Efficacy of Antimalarials in Nigeria

The Nigerian National Malaria Control Programme recently published the result of an efficacy trial of two different combination therapies for malaria (artemether and lumefantrine; artesunate and amodiaquine) in which it claimed that concerns that many antimalarial drugs in Nigeria are ineffective are largely unfounded. The trials which were conducted in seven sites across the country used antimalarials from the official government stocks.

The finding by the Malaria Control Programme failed to touch on an important issue, that of fake or counterfeit drugs. The concerns of lack of efficacy of antimalarials in Nigeria are based on the believe that most medicines in Nigeria including antimalarials are fake or contain a lower amount of the active ingredient than labeled. A better approach would have been to use samples of the antimalarials in the open market where most Nigerians get their medications. A World Health Organization study on quality of antimalarials in ten Sub-Saharan African countries which used the open market sampling approach found that in some countries almost 40 per cent of drugs, whose production and quality have not been checked by the WHO, underperformed.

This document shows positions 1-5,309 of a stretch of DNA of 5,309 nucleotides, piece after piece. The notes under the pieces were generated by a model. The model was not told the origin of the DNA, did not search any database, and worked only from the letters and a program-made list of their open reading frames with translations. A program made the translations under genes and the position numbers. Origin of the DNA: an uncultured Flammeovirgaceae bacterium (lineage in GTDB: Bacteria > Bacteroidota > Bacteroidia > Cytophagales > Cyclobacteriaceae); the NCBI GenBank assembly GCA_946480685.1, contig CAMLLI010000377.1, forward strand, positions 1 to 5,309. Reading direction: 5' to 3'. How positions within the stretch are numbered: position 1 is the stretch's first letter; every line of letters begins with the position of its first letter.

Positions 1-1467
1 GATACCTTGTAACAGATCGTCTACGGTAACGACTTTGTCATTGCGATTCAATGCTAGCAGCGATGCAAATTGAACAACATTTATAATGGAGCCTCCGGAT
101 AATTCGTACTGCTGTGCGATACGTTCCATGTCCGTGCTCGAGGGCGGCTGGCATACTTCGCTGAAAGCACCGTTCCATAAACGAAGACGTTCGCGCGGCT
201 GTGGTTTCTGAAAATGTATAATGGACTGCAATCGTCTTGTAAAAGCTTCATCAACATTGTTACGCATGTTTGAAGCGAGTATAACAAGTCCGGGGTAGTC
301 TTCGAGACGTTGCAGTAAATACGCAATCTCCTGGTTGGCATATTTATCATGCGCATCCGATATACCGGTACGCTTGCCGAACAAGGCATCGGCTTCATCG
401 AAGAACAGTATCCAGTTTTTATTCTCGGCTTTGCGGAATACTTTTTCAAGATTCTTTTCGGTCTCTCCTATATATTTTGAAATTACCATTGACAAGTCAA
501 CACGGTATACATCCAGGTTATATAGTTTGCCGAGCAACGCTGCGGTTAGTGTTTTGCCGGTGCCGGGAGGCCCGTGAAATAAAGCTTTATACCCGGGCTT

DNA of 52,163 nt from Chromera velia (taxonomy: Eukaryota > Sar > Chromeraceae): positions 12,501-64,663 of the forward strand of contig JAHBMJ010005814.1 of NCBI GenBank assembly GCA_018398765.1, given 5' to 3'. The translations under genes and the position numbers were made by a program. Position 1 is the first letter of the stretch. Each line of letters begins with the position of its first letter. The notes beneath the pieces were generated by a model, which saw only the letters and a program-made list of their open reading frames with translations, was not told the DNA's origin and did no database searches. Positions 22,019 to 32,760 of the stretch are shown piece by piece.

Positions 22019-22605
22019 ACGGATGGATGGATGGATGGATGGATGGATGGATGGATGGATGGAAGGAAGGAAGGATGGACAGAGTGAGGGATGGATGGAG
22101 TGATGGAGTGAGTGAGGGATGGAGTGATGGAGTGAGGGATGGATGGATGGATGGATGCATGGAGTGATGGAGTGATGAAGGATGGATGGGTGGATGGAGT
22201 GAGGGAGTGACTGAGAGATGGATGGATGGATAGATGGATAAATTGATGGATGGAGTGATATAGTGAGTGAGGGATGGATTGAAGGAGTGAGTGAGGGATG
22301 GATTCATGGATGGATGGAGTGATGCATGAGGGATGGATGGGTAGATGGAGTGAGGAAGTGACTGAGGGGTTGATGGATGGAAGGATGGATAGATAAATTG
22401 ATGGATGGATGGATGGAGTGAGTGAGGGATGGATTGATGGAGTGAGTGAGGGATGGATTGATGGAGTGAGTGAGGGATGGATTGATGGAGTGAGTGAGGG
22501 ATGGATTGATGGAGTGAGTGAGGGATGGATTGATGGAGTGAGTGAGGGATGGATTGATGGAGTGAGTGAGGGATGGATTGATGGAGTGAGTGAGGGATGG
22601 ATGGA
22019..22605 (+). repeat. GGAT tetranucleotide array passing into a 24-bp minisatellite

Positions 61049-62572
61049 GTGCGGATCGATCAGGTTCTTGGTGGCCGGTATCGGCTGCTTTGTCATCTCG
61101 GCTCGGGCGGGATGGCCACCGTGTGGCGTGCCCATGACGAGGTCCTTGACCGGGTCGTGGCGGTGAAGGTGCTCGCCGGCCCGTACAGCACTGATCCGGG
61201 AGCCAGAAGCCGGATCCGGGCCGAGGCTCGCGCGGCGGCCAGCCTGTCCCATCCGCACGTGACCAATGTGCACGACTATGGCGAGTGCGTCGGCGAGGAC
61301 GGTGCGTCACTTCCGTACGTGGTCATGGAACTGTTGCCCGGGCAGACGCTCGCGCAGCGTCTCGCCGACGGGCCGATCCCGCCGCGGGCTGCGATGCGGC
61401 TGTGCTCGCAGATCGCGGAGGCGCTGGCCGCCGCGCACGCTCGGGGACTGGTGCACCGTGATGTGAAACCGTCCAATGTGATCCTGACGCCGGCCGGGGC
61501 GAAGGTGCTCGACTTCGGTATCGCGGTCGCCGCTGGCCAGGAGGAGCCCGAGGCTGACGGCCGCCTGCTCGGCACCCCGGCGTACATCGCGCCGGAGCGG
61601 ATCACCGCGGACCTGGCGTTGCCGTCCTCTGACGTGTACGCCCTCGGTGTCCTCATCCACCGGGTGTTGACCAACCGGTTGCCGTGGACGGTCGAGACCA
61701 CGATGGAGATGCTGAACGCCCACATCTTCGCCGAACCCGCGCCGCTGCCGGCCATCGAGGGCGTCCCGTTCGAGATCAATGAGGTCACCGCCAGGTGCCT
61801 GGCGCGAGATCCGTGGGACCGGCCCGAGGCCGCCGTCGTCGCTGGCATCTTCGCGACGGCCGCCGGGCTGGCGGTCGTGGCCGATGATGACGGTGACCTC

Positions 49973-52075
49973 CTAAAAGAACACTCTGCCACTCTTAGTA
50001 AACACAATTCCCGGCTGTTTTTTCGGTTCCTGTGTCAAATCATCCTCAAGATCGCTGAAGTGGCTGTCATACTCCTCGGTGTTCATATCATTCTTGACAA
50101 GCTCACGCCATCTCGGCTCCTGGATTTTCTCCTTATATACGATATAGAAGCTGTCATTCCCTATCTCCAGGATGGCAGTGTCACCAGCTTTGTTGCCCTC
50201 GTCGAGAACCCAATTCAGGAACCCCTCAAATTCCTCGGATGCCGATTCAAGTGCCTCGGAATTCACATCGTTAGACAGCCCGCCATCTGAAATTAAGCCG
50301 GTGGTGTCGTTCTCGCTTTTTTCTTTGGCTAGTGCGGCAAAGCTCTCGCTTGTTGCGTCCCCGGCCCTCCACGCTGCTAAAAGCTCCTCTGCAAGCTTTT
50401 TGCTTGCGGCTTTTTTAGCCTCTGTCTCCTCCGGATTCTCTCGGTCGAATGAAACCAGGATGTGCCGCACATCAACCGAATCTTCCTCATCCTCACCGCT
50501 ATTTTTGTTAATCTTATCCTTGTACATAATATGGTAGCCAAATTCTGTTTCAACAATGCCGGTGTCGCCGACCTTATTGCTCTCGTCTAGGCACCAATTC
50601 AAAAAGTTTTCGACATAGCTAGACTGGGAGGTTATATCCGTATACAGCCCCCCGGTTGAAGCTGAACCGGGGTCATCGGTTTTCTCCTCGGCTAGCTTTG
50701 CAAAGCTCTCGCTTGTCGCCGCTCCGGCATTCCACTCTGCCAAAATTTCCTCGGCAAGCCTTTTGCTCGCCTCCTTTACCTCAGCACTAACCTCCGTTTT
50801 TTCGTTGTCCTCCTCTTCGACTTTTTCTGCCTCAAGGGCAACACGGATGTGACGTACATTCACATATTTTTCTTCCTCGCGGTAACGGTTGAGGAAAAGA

The bigger issue here is the distrust of medications available to treat the most endemic disease in Nigeria for which the Nigerian government has not provided any real solutions. Most Nigerians don’t get their antimalarials from government stores, it is therefore ingenious to conclude that fears of Nigerians on the efficacy of antimalarials which obviously come from the open market are unfounded.

The Malaria Control Programme needs to work with the National Agency for Food and Drug Administration and Control (NAFDAC) and relevant agencies to assure that medications on the Nigerian market are efficacious and safe. As a matter of urgency, the government needs to put in place mechanisms for inspecting companies that manufacture medicines in Nigeria and enforce the regulations on inspection of medicines imported into the country. While many will say this is easier said than done, we have no other option.

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